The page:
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Precision medicine at UNC: Looking for cancer-driving gene mutations across cancers
UNC Lineberger will be enrolling patients into a new, national clinical trial, known as NCI-MATCH, that will group patients based on the genetics of their tumors as opposed to where their cancer is located. The new initiative will test more than 20 drugs or drug combinations targeting specific genetic mutations.
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Leading immune system discovery at the molecular level
Jenny Ting, PhD, a UNC Lineberger Comprehensive Cancer Center member and a William R. Kenan Jr. Distinguished Professor in the UNC School of Medicine Department of Genetics, has studied genetic and molecular mechanisms behind immune system development for more than three decades at UNC. Now she’s helping to lead two major federal center grants to further vaccine development and boost our understanding of immune responses to viruses.
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A new era for genetic interpretation
UNC Lineberger researchers are collaborating through the ClinGen consortium - a program launched to evaluate the clinical relevance of genetic variants - to help physicians make predictions about an individual’s risk of disease, develop more accurate clinical trials and design individualized treatments and care for patients.
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Partnering with IBM and Watson to accelerate DNA analysis and inform personalized treatment
UNC Lineberger will be one of more than a dozen leading cancer centers tapping IBM's Watson to accelerate DNA analysis and inform personalized treatment options for patients. The project is part of IBM’s broader Watson Health initiative to advance patient-centered care and improve health.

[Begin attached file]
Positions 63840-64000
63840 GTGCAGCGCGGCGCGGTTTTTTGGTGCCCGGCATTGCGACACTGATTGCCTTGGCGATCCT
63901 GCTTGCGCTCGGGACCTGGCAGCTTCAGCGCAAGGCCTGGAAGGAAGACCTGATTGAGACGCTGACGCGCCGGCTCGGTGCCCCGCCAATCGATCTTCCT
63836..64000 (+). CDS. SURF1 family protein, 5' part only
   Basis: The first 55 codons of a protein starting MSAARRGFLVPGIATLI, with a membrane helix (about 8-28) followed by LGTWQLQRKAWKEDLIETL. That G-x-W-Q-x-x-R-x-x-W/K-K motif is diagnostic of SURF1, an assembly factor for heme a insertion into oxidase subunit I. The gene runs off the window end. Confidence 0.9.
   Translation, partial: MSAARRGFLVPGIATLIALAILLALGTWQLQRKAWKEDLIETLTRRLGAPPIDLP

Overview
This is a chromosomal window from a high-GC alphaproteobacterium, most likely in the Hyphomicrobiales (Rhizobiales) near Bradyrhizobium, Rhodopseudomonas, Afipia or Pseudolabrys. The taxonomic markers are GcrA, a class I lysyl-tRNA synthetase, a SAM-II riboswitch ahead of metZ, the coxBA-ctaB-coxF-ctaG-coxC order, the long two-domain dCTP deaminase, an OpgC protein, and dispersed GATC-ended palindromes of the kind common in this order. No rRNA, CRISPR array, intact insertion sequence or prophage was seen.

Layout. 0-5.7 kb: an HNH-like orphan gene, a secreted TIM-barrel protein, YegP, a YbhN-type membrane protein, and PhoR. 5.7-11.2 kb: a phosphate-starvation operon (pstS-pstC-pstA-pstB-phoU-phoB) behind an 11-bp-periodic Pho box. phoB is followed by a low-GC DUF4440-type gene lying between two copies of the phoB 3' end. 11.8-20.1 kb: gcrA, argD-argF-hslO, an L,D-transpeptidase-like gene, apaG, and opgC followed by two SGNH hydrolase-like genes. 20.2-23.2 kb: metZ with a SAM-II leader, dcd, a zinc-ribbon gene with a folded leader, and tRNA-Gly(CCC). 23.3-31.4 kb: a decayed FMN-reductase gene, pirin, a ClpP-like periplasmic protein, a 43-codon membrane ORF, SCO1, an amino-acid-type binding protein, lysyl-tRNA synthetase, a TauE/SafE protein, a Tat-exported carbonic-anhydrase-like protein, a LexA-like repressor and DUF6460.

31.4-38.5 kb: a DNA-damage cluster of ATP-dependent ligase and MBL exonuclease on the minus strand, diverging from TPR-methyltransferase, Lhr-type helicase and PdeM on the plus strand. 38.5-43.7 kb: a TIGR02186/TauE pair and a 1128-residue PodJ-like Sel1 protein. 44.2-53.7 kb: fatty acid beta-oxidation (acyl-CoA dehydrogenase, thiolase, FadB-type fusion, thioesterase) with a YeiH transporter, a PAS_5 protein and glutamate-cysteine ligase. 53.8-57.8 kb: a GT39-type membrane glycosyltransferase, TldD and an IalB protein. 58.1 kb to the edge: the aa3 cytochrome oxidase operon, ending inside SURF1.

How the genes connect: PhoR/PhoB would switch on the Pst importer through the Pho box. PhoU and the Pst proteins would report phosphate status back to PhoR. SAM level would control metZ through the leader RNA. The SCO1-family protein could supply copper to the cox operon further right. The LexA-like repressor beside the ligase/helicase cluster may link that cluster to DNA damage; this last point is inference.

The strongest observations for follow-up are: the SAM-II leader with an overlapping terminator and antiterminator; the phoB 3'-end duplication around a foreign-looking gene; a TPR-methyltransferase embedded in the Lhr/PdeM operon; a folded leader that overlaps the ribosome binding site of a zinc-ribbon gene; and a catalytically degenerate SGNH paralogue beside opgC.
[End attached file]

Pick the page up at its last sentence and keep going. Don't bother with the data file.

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UNC researchers create DNA repair map of the entire human genome
The new experimental assay can help scientists find the precise locations of repair of DNA damage caused by UV radiation and common chemotherapies. The invention could lead to better cancer drugs or improvements in the potency of existing ones.
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Cancer genetics the focus of UNC Lineberger symposium
UNC Lineberger's 39th annual scientific symposium was held April 8-9 at the William and Ida Friday Center for Continuing Education in Chapel Hill.
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Researchers find new approach to treat drug-resistant HER2-positive breast cancer
Using human cancer cell lines, UNC scientists identified various ways that HER2-positive breast cancer tumors resist therapy, and they discovered a potential combination therapy to overcome multiple mechanisms of resistance and kill cancer cells.
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Lower survival rates connected with high-risk melanoma with mutations, study finds
A UNC Lineberger-led study found that people with higher-risk melanoma containing either BRAF or NRAS gene mutations had lower survival rates.
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Perou recognized as health care innovator, awarded Triangle Business Journal honor
Charles M. Perou, PhD, professor of genetics and pathology at the University of North Carolina School of Medicine and the basic science leader of the UNC Lineberger Comprehensive Cancer Center Breast Cancer Research Program, has been acknowledged as a health care innovator by the Triangle Business Journal. During an awards ceremony on Thursday, Perou was selected from a pool of candidates as the finalist in the 2015 TBJ Health Care Heroes – Innovator category.
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Researchers pinpoint two genes that trigger severest form of ovarian cancer
UNC geneticists create the first mouse model of ovarian clear cell carcinoma; show how a known drug can suppress tumor growth.
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